Outside The Gardens Mall on Friday in Palm Beach Gardens, a trio of protesters were just a small segment of protests both locally and nationally calling for a boycott of Black Friday.
Promoted over social media as #BlackoutBlackFriday, the movement calls for both blacks and those against racial inequality to stay away from large retailers both on the biggest shopping day of the year and other days throughout the year.
They included Florida International University law student Scheril Murray Powell, who says she began boycotting Black Friday in 2012 and continued after the shooting of Michael Brown in Ferguson, Missouri, as a form of economic activism against police shootings involving mostly black young men.
That sense of activism, Powell said, was heightened with last month’s shooting death of 31-year-old Corey Jones, a stranded black motorist gunned down by now-fired Palm Beach Gardens Police officer Norman Raja.
“Even if I was the only one out here, I’d still be here,” Powell said. “I want to be a catalyst for change, and this is how I’m doing it.”
Brad Goldstein, a spokesman from a firm The Gardens Mall hired specifically to address protests in the wake of Jones death, said he was unaware of any other protests aside from the one where Powell stood. He said he didn’t think National Blackout founder and Black Lawyers for Justice president, Dr. Malik Zulu Shabazz, was at the mall.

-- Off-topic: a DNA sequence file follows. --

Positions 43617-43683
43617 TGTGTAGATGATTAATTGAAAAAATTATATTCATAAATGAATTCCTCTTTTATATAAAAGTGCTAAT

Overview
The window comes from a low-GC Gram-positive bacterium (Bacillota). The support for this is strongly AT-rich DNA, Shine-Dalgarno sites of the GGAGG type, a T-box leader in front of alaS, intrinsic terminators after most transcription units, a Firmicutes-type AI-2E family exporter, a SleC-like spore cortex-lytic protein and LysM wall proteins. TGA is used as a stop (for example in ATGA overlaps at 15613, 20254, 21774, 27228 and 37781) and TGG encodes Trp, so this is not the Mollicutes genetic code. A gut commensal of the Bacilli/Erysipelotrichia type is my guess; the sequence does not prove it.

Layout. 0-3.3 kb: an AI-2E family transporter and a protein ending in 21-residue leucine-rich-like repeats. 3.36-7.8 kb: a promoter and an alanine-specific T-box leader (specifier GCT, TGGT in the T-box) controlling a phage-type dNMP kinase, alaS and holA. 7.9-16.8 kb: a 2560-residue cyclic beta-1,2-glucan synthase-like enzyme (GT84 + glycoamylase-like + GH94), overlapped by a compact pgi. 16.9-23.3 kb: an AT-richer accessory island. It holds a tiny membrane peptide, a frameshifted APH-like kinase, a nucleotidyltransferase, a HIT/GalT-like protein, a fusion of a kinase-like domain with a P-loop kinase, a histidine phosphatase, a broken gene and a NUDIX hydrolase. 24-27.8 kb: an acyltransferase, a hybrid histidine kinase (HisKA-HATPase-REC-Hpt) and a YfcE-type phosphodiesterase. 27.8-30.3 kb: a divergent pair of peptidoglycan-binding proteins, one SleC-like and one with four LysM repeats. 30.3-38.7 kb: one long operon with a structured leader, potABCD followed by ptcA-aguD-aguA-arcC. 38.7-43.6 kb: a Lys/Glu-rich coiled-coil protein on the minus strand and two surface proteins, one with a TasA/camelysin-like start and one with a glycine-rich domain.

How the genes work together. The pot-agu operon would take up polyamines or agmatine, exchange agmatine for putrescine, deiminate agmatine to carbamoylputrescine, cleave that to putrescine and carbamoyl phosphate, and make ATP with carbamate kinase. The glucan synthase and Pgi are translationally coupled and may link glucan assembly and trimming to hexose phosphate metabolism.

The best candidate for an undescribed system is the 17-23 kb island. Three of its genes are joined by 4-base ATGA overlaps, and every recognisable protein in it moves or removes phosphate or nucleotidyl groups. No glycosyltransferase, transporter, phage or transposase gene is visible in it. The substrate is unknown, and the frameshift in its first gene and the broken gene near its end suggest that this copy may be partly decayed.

“Our sympathies go out to the Jones family,” Goldstein said, adding: “The mall had nothing to do with the tragedy.”
At one point during Friday’s demonstration, a white man in a gray BMW slowed down at the intersection, rolled down his window and said, “Don’t forget Corey.”
Powell, who two weeks ago organized a panel discussion and candlelight vigil in honor of Jones in Broward County, told the man that Jones was the reason why they were there.
Ayanna Asante, a local co-chair of the National Blackout, one of the organizations spearheading the calls for the boycott, said members of the group in Chicago, Detroit, Minneapolis and other places of recent shootings involving white police officers have turned out in droves.
Asante and her daughter joined Powell on PGA Boulevard, along with a handful of others who came and went, with plans to conduct other protests elsewhere.
Their hope, organizers say, is to force business leaders and politicians to address racial injustice by forcing them to recognize the impact of blacks as consumers.
According to an ongoing Nielsen study of African American consumerism, whose latest findings were released in September, blacks were expected to spend about $1 trillion nationally this year.
Investigators looking into the death of Corey Jones are focusing on officer Nouman Raja’s decision to shoot the 31-year-old drummer while he was running away, The Palm Beach Post has learned.
Evidence indicates Jones may have dropped his weapon when the Palm Beach Gardens officer fired the fatal shot, according to interviews with Jones’ family, their lawyers and a source with knowledge of last week’s incident, which has captured national attention.